In general, the characteristics of the spirit ancestors follow in exaggerated form the characteristics of the ancestors when they were physically alive. Thus, a kind-hearted person who did a lot of good for everyone will become a similarly public-minded and benevolent spirit, who will help the living by intervening in God's actions when appropriate. On the other hand, the spirit of a murderer will predictably have bad effects on the living unless placated. The exact nature of their power varies from people to people: some equate their ancestors with terrifying abilities, who need to be suitably placated or satisfied with animal sacrifices. Indeed some ancestors are represented not as humans but as monsters such as ogres or giants, or as strange and grotesque creatures with animal heads or animal bodies. Yet good or bad, it does appear that if they are in danger of being forgotten, all spirits can become a nuisance: no one likes to be forgotten.
A further class of spirits also existed in many cosmologies, which were not connected to ancestors, and so might be called natural or supernatural spirits. These usually lived in wild places, especially in river beds, in thickets, forests and on hillsides. Their activities were unpredictable, and since they were not related to humans, they were greatly feared and avoided wherever possible.
Many societies had a class of specialists adept in dealing with spirits, and who often doubled as experts in natural medicine. They are variously called diviners, witch-doctors, medicine men, prophets or soothsayers.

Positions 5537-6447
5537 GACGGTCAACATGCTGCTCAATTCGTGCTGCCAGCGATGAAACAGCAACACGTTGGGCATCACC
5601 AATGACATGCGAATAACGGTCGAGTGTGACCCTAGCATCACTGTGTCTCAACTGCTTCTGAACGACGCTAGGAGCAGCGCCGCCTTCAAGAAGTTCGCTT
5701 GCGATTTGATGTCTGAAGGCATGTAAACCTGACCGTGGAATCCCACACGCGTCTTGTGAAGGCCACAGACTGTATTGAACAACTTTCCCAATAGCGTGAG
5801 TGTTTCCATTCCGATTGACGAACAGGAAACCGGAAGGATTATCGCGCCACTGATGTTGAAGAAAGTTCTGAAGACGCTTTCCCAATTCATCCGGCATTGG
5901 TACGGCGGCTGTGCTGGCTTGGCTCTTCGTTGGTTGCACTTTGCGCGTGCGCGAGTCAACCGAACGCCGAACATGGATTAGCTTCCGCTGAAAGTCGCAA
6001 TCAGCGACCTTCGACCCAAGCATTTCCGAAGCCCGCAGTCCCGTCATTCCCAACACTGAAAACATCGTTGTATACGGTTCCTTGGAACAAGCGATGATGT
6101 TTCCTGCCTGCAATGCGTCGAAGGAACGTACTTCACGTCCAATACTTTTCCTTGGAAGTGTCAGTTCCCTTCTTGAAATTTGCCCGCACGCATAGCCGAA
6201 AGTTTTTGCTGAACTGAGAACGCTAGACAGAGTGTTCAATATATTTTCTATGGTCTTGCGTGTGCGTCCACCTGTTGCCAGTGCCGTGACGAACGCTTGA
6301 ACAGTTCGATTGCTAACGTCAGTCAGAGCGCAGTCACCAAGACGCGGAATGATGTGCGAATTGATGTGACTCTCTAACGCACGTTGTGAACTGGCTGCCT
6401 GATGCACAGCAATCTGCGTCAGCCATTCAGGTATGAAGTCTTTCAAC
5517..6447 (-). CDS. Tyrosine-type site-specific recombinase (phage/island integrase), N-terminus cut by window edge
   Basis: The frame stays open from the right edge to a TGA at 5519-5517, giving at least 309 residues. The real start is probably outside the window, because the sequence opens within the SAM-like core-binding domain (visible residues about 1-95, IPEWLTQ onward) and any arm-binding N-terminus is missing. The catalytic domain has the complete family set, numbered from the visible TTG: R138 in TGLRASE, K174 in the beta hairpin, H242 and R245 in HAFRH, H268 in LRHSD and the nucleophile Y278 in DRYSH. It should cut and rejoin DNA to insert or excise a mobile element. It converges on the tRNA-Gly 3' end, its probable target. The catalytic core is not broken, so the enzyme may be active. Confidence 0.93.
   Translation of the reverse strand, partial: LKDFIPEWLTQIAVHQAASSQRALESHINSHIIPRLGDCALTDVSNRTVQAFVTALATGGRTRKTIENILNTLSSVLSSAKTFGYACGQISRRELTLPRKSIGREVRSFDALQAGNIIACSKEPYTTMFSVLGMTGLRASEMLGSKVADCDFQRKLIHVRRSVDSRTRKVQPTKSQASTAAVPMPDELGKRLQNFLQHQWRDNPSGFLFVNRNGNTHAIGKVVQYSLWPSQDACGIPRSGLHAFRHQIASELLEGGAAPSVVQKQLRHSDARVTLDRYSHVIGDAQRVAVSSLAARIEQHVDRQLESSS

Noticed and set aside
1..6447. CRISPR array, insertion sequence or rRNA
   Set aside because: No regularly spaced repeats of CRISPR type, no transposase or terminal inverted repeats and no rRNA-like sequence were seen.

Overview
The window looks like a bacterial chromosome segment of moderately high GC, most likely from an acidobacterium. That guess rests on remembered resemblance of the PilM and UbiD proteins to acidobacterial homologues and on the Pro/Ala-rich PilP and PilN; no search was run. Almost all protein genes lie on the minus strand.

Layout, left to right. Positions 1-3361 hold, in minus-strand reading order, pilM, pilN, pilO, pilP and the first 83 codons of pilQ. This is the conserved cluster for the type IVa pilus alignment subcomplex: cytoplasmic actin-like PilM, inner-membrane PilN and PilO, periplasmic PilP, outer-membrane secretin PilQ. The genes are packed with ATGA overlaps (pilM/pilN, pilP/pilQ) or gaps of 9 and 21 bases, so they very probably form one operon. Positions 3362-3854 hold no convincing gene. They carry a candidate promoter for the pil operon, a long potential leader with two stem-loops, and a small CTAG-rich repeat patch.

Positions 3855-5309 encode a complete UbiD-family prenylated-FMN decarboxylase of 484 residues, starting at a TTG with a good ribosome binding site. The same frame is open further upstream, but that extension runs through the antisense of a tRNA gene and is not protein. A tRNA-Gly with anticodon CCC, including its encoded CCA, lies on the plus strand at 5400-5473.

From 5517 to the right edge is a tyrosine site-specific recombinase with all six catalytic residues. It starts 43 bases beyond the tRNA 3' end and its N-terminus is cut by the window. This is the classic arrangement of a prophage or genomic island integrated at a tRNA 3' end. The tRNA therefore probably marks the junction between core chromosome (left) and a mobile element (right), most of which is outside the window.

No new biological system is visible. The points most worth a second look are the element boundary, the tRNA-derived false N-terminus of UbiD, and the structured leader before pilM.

Belief in spirits has decreased markedly since the advent of Christianity, although certain beliefs persist, such as the fear of witchcraft. I should make it clear that diviners, witch-doctors and medicine men are not considered to be 'witches'. As such, 'witchcraft' denotes the practice of using supernatural powers for negative means, often for economic gain, such as casting curses over people and livestock (in European terms, witches are those who practice black magic as opposed to white magic). In certain areas, notably among the Gusii, sporadic lynchings of suspected witches still occur nowadays, much to the exasperation of the local police, who end up jailing the suspects for their own protection.
|Bible preacher in Nairobi
Image reproduced by kind permission of Campos & Davis Photos. You'll find many more Kenyan prints for sale on their website.
I am aware that, as a seasoned atheist, my sometimes antagonistic attitude towards what I perceive as the less palatable aspects of Christianity in Kenya, and particularly towards the missionaries, is evident in places throughout this website. My feelings naturally favour the often embattled position of traditional religion, which - as an integral part of traditional culture - I am sad to see replaced, forgotten or destroyed, and this at an alarming pace. For despite my atheism, I do respect people's beliefs, and defend their right to practice them unmolested. God, as far as I am concerned, does exist - not for me, but only for those who believe in God. Nonetheless, I do feel obliged to offer an apology to those who may feel offended by my remarks from time to time. As should hopefully become obvious, my attitude is that religion is a personal matter, be it traditional beliefs or Christianity. Most Christians and Muslims I know put this belief into practice, and attempt to live good lives within the constraints and values imposed by their beliefs.